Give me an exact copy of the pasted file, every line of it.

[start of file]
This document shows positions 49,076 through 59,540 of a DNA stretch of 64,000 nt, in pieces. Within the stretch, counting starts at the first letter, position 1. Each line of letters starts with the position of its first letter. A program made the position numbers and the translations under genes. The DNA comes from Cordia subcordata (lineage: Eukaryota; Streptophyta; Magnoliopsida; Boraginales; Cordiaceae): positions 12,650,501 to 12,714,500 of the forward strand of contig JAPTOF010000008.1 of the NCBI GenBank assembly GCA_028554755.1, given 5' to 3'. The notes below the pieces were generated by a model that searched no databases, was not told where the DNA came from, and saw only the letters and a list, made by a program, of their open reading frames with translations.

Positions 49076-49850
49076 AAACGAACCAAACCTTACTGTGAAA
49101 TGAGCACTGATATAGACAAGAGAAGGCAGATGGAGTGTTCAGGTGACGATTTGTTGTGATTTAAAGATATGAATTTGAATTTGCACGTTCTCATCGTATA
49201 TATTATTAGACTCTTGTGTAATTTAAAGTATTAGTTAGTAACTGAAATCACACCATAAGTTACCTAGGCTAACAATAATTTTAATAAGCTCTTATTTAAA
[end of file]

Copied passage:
This document shows positions 49,076 through 59,540 of a DNA stretch of 64,000 nt, in pieces. Within the stretch, counting starts at the first letter, position 1. Each line of letters starts with the position of its first letter. A program made the position numbers and the translations under genes. The DNA comes from Cordia subcordata (lineage: Eukaryota; Streptophyta; Magnoliopsida; Boraginales; Cordiaceae): positions 12,650,501 to 12,714,500 of the forward strand of contig JAPTOF010000008.1 of the NCBI GenBank assembly GCA_028554755.1, given 5' to 3'. The notes below the pieces were generated by a model that searched no databases, was not told where the DNA came from, and saw only the letters and a list, made by a program, of their open reading frames with translations.

Positions 49076-49850
49076 AAACGAACCAAACCTTACTGTGAAA
49101 TGAGCACTGATATAGACAAGAGAAGGCAGATGGAGTGTTCAGGTGACGATTTGTTGTGATTTAAAGATATGAATTTGAATTTGCACGTTCTCATCGTATA
49201 TATTATTAGACTCTTGTGTAATTTAAAGTATTAGTTAGTAACTGAAATCACACCATAAGTTACCTAGGCTAACAATAATTTTAATAAGCTCTTATTTAAA